Anatomy of Animals
|Flatworms are nonsegmented, lack a coelom, and have the sac body plan with only one opening. Therefore, if we analyze them according to Table 01, they have a combination of primitive and advanced features. There are three classes of flatworms: one is free living and two are parasitic. The free-living specimen, the planarian, best exemplifies the characteristics of the phylum. Tapeworms and flukes are parasitic with structure reflecting the modifications that occur in parasitic animals. Concomitant with the loss of predation, there is an absence of cephalization; the anterior end notably carries hooks and/or suckers for attachment to the host. The parasite acquires nutrient molecules from the host, and the digestive system is reduced. It is
|covered by a specialized body wall resistant to host digestive juices. The extensive development of the reproductive system, with the production of millions of eggs, may be associated with difficulties in dispersing the species. Figure 06 shows the life cycle of the tapeworm.
- Circulatory - Since the body is flattened, nutrient molecules are easily passed by diffusion from cell to cell.
- Digestive - The digestive organ is tripartite (having 3 branches) and ramifies thorughout the body. It begins with a pharynx (throat), which ejects from the mouth to suck food particles into the digestive organ (see Figure 07(a)).
- Endocrine - Flatworms lack endocrine glands.
- Excretory - Because planarians live in fresh water, which tends to enter the body by osmosis. They have an excretory organ that largely rids the body of excess water. The organ consists of a series of interconnecting canals, which run the length of the body on each side. The beating of cilia in the flame cells (so named because the beating of the cilia reminded some early investigator of the flickering of a flame) keeps the water moving toward the excretory pores (see Figure 07(d)).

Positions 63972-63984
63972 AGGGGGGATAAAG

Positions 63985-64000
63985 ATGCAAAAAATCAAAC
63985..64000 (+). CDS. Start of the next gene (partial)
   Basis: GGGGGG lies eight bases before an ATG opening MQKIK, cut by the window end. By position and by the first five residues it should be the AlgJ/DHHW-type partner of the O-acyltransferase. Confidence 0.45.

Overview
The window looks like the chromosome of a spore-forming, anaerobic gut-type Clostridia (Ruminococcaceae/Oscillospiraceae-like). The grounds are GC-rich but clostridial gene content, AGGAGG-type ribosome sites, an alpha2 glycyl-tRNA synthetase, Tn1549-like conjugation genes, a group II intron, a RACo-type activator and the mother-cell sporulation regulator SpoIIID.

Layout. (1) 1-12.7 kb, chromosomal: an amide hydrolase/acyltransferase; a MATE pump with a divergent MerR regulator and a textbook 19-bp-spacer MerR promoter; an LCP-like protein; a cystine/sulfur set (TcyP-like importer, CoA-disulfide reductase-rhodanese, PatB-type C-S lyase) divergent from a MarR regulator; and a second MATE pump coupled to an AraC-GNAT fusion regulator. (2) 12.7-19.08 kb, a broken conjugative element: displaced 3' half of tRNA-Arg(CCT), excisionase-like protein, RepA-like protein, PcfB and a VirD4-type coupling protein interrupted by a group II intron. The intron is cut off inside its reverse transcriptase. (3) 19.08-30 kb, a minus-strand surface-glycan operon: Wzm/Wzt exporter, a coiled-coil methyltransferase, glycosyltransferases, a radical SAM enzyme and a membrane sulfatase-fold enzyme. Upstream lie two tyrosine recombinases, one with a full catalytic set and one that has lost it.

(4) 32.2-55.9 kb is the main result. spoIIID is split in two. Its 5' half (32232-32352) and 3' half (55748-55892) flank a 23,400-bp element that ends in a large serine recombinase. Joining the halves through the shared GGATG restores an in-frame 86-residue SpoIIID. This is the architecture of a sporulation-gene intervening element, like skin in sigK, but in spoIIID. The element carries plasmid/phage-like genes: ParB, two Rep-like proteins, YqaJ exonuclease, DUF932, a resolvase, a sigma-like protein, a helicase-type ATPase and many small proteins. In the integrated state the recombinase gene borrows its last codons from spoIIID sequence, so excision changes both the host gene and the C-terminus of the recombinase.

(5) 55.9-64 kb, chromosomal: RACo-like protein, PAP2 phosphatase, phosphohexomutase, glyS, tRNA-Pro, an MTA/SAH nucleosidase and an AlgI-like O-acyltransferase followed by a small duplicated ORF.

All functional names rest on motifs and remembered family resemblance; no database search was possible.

- Immune - Immune function requires inter-cellular communication. A number of requisite messenger molecules, such as hormones and neuro-peptides, have been discovered in recent years. Once thought to be restricted to complex multi-celled creatures, similar messengers have been found to influence primitive nervous system and simple non-specific immune cells in low order creatures such as flatworms.
- Musculo-skeletal - Flatworms have three germ layers. The presence of mesoderm not only gives bulk to the animal, it also allows for greater complexity of internal structure. They have well-developed muscles, and their ciliated epidermis allows them to glide along a film of mucus.
- Nervous and Sensory - The planarian has a ladder-type nervous organ (Figure 07(b)). There is a small brain and two lateral nerve cords joined by cross branches. Planarians show good cephalization. Aside from the brain, there are light-sensitive organs (the eyes, which do not form image) and chemosense organs. For primitive invertebrates the eyesight is blurry as shown in diagram 3 of Figure 05c. It improves gradually until the image forming eyesight with the camera-type eye in human.
- Reproductive - Planarians are hermaphroditic animals, which means that they possess both male and female sex organs (Figure 07(c)). The worms practice cross-fertilization; the penis of one is inserted into the genital pore of the other. The fertilized
|eggs hatch in 2-3 weeks as tiny worms. Planarians are capable of regeneration, if a worm is cut crosswise, it usually grows a new head or a new tail as is appropriate.
- Respiratory - The flatworms lack respiratory organ, but since the body is flattened, diffusion alone is adequate for the passage of oxygen from cell to cell.